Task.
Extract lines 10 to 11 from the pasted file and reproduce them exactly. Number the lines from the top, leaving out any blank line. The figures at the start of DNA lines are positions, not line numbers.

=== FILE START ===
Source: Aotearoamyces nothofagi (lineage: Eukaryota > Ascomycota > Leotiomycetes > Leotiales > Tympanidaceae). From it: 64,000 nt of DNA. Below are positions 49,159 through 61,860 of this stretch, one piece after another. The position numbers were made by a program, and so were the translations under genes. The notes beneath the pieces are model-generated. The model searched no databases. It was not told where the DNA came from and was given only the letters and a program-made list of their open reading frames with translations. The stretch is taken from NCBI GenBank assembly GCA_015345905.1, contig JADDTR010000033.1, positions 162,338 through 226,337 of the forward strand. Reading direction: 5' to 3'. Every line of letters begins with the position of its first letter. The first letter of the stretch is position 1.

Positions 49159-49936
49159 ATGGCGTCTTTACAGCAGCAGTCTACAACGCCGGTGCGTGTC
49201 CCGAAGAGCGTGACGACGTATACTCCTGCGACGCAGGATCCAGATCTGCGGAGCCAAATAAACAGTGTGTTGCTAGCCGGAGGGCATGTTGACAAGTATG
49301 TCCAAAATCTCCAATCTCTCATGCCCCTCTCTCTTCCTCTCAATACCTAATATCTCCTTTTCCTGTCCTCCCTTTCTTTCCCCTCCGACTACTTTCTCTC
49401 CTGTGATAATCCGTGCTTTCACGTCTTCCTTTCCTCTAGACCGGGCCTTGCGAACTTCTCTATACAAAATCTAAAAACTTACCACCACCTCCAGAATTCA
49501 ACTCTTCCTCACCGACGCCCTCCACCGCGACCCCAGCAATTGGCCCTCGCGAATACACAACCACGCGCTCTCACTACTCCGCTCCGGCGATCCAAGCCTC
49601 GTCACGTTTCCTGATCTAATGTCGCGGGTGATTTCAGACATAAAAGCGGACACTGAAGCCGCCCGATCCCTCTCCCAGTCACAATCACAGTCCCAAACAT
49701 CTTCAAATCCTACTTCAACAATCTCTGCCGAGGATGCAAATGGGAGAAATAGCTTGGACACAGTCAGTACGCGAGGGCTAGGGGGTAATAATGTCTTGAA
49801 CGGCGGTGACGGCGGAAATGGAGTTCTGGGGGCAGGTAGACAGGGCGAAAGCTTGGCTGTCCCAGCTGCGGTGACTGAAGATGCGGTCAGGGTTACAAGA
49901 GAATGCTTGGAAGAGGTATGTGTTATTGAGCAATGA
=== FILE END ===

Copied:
49801 CGGCGGTGACGGCGGAAATGGAGTTCTGGGGGCAGGTAGACAGGGCGAAAGCTTGGCTGTCCCAGCTGCGGTGACTGAAGATGCGGTCAGGGTTACAAGA
49901 GAATGCTTGGAAGAGGTATGTGTTATTGAGCAATGA